To learn more about the What If? Foundation and discover opportunities to give back and volunteer to help children in Haiti, visit their website or explore UniversalGiving.

NGO Spotlight: Nepal Youth Foundation

In Nepal, massive flooding and landslides have devastated the country and displaced thousands of families. The number of deaths and casualties are mounting, as rescue efforts continue. Southwestern Nepal, the hardest hit region, is home to thousands of freed Kamlari women and girls.

a;lkdgj.jpgThese women have had the life-transforming opportunity to build businesses, homes, and freedom with the Nepal Youth Foundation (NYF). NYF was founded by Olga Murray, a lawyer at the California Supreme Court, in 1990 after she visited Nepal and was profoundly affected by the natural beauty and extreme poverty of children.

NYF strives to bring healthcare, education and a safe environment to Nepal’s most impoverished children. The interventions they provide are personalized, work to develop personal and social responsibility and are adherent to Nepalese customs and traditions. 

Now, the Kamlari women and children that NYF has worked so hard to help are at risk of ;lkj.jpglosing everything. At least 150 girls have lost their homes and 250 are badly affected. They were running thriving businesses (food carts, cafes, grocery shops, seamstress, goat and pig farming) with training from NYF. With their communities devastated and their businesses wiped out, their futures look bleak without our help.

Despite severe disruptions to the local electricity, transportation, and communication systems, the NYF team in Nepal is assessing the extent of damage and planning their response. Eleven of NYF’s Nutritional Rehabilitation Homes are located in the region and are ready to help the thousands that have gone days without food and fallen sick due to polluted water.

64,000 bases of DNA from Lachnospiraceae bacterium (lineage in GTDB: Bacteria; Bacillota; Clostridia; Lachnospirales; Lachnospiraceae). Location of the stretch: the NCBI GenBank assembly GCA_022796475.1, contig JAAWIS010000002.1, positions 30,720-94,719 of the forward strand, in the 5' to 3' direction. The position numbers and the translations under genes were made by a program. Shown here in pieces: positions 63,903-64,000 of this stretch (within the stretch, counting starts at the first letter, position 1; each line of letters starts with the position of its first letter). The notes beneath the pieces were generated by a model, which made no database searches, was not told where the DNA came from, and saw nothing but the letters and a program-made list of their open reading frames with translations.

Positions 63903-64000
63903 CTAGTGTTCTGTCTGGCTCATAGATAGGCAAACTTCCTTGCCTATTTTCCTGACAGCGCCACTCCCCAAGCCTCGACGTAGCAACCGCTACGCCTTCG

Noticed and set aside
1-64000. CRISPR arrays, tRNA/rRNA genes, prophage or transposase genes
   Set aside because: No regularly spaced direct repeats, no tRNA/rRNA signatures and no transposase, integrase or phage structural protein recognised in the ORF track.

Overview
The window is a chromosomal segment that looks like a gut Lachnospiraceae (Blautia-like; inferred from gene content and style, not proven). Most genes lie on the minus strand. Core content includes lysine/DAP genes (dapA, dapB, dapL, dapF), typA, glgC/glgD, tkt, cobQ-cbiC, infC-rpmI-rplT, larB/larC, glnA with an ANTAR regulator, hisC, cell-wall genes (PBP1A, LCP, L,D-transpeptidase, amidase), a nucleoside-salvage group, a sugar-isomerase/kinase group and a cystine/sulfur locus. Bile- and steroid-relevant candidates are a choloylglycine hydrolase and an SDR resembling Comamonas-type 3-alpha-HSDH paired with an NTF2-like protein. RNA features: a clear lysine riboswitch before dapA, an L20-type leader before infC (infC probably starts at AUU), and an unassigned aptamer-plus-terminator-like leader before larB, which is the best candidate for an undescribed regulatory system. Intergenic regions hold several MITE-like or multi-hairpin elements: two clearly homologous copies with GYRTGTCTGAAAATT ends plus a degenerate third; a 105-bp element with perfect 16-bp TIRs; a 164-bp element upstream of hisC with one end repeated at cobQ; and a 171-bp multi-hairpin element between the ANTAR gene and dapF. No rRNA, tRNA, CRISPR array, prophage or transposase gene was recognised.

To learn more about ways to get involved with NYF and help victims of flooding and landslides, visit their website or search for opportunities on UniversalGiving.

 

 

NGO Spotlight: Mayan Families

This is a guest blog by Livvy Runyon, a videographer at Mayan Families. The original blog post can be found on Mayan Families’ blog.

Rosa’s Legacy: Marisela Advocates for Mayan Women through Education

_MG_8728.JPG(Photo by Livvy Runyon)

“Ever since I graduated high school, I had this longing to keep going, but with the resources I had, I couldn’t do it. I always had that in mind, though, to continue. That one day, I have to go. I have to go.”

Marisela speaks of higher education with fervor in her voice. Sitting outside of her home in El Barranco, Guatemala, her words strike a contrast with the dusty corn fields of the surrounding rural community. Marisela, the oldest child in her family of six, studies social sciences in the nearby town of Sololá. She dreams of becoming a teacher.

“To be able to talk about stories, to talk about productivity within the community, teaching children about politics and the history of our country – I love this. Nowadays there are teachers that have this opportunity to work but many of them don’t take it seriously, and so I want to be the difference.”

_MG_8794.JPG(Photo by Livvy Runyon)